“ABS Building Approvals data for detached houses rose for the fifth consecutive month in November to reach the highest number of approvals since December 1999,” stated HIA Economist, Angela Lillicrap.
“While HomeBuilder was the catalyst for improving consumer confidence in the housing market, the strength of detached building approvals is due to several factors including low interest rates.
“Detached house approvals increased by 24.8 per cent in the three months to November 2020 compared to the preceding three months and are 31.4 per cent higher than the same time last year.
“HIA New Home Sales data suggests that detached house building approvals will continue to be strong over the coming months. The extension of HomeBuilder at the end of November is not a factor in this month’s result but will see the strength in detached house approvals extend into 2021.
“The Northern Territory has seen the largest improvement over the last three months with detached house approvals more than double the same time last year. It is important to note that this improvement is from very low levels of activity a year ago.
“Western Australia follows closely behind with an increase of 89.1 per cent in the three months to November compared to the same period last year. This is due to the pent up demand for new housing in the state, combining with HomeBuilder and the state government stimulus measures.
“Multi-unit approvals have not experienced the same boom that has been seen in the detached market.
“Multi-unit approvals remain 9.7 per cent lower in the three months to November 2020 compared to same time a year earlier.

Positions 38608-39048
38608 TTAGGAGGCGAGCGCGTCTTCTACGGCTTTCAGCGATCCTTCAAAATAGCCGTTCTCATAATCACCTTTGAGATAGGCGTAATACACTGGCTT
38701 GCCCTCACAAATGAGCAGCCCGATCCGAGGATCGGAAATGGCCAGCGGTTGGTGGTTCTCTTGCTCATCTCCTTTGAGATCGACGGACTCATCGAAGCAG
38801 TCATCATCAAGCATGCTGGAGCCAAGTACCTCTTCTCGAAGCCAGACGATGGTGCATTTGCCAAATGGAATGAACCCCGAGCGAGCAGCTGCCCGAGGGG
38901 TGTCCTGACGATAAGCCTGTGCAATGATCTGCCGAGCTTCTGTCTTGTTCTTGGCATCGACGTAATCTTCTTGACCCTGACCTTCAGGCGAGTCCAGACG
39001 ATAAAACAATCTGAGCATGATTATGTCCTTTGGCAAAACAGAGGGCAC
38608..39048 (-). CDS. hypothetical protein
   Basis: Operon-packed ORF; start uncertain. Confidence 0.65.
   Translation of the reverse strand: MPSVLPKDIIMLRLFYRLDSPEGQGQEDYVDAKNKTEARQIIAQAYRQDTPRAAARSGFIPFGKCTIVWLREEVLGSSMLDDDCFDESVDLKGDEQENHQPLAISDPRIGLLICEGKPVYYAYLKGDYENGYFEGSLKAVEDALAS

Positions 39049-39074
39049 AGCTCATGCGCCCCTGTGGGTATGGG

“The multi-unit projects that gained approval in November likely commenced the planning and building approval process years ago.
“The apartment market is likely to be constrained going into 2021 due to slower population growth and a stronger preference for detached houses,” concluded Ms Lillicrap.
In seasonally adjusted terms, the number of detached dwelling approvals during the three months to November 2020 compared to the same time last year, saw the largest increase in Western Australia (+89.1 per cent). They also increased in Queensland (+27.8 per cent), New South Wales (+24.5 per cent), Victoria (+24.3 per cent), Tasmania (+22.7 per cent), and South Australia (+18.7 per cent). In original terms, they improved in the Northern Territory (+114.0 per cent) and declined in the ACT (-25.9 per cent).
The number of multi-unit approvals declined in Tasmania (-81.8 percent), South Australia (-51.0 per cent), Queensland (-18.4 per cent), Victoria (-11.3 per cent and New South Wales (-3.4 per cent). They increased in Western Australia (+111.5 per cent). They declined in original terms in the ACT (-25.9 per cent) and increased in the NT (+90.0 per cent).